Tuesday, June 26, 2012

Is karma to blame for Aroldis Chapman's recent woes?

The going has been tough lately for no. 54

"What goes around comes around." "You reap what you sew." "You get what you deserve."

These are all ways to express a belief held by many that karma really does exist. Good deeds and actions breed future good, while bad ones breed, well you know the rest.

Given the adversity that Aroldis Chapman has been dealt with lately, one has to wonder if his transgressions have anything to do with his current poor performance on the mound. The left-hander has gone from virtually unhittable during the first two months of the season, to getting knocked around like a pinata over the last two weeks.

And with all the controversy swirling around his personal life this year, it's not far-fetched to see why. Chapman has been sued, robbed, ticketed, and arrested so far this season -- and that's all occurred within the last month alone. It doesn't matter if you boast a 100+ MPH fastball or not, going through situations like that is going to affect anyone. Chapman is no different.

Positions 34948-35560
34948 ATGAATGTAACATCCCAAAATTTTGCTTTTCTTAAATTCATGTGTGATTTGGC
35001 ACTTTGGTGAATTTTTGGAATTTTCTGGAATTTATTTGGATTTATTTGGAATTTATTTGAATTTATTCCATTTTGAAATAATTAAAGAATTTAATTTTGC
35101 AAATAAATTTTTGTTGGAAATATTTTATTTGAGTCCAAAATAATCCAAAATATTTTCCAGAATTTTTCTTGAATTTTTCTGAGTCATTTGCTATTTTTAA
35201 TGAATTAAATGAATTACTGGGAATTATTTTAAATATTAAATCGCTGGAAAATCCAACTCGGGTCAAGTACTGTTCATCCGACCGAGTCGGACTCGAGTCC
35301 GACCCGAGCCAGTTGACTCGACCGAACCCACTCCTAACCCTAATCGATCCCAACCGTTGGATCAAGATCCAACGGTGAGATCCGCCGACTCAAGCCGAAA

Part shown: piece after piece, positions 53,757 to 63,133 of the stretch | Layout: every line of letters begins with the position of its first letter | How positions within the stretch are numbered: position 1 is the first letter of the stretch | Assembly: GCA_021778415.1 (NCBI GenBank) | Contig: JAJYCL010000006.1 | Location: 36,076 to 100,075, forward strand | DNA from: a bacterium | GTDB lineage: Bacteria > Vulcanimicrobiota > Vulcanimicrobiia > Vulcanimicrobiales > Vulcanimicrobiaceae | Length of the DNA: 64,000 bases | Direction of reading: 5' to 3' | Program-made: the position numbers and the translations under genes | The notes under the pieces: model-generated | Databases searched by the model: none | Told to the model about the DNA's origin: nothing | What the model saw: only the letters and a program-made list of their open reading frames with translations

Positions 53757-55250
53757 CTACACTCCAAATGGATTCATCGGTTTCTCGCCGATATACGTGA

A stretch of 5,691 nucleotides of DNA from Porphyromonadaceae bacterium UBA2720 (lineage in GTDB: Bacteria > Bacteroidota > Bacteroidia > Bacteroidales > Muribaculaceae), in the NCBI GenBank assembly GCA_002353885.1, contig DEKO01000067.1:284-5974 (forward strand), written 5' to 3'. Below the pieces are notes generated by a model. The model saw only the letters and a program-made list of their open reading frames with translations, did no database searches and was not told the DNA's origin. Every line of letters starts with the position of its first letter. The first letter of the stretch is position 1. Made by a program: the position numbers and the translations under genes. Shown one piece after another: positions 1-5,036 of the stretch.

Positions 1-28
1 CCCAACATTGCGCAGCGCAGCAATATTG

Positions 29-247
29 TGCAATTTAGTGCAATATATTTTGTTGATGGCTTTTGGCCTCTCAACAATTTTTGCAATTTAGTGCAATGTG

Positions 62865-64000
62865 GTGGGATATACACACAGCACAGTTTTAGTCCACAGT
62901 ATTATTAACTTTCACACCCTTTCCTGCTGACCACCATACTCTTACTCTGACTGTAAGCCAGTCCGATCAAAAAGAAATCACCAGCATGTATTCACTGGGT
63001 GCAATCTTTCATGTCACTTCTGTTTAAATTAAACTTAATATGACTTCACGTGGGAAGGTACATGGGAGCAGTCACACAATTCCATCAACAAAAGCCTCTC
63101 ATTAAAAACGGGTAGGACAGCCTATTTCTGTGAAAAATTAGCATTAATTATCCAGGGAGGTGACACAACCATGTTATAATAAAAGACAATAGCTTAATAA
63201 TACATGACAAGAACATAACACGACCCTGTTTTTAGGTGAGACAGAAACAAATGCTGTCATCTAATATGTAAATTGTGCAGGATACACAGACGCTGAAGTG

The Cuban Missile hasn't been his self ever since. He's been the losing pitcher of record in four of his last seven appearances and is sporting an ERA of 11.00 during that same span. He's also blown three saves during this stretch including two straight. He's quickly gone from being an obvious selection in the All-Star Game to being in jeopardy of losing his job as the Reds' closer.

So, the question that arises here is this: What can we expect out of the fireballing hurler? Is this latest showing by him a more realistic depiction of what we can expect from him? Or is the Chapman we saw earlier in the year something we can consistently rely on?

I'm going to say "no" on each of those last two questions. What he managed to do in April and May is not something we're likely to see again. However, the trend we've seen out of him lately isn't likely to continue either. He'll eventually get back to shutting down opposing hitters and lighting up scoreboards, but in order to do so he'll have to aim to make better decisions off the field. Ultimately, he's brought upon this bad karma to himself and it's going to take himself to help prevent any further mishaps.

Too often you see athletes with special talents ruin their careers through various reasons -- drugs, womanizing, gambling, etc. I just hope Chapman doesn't become one of them.   

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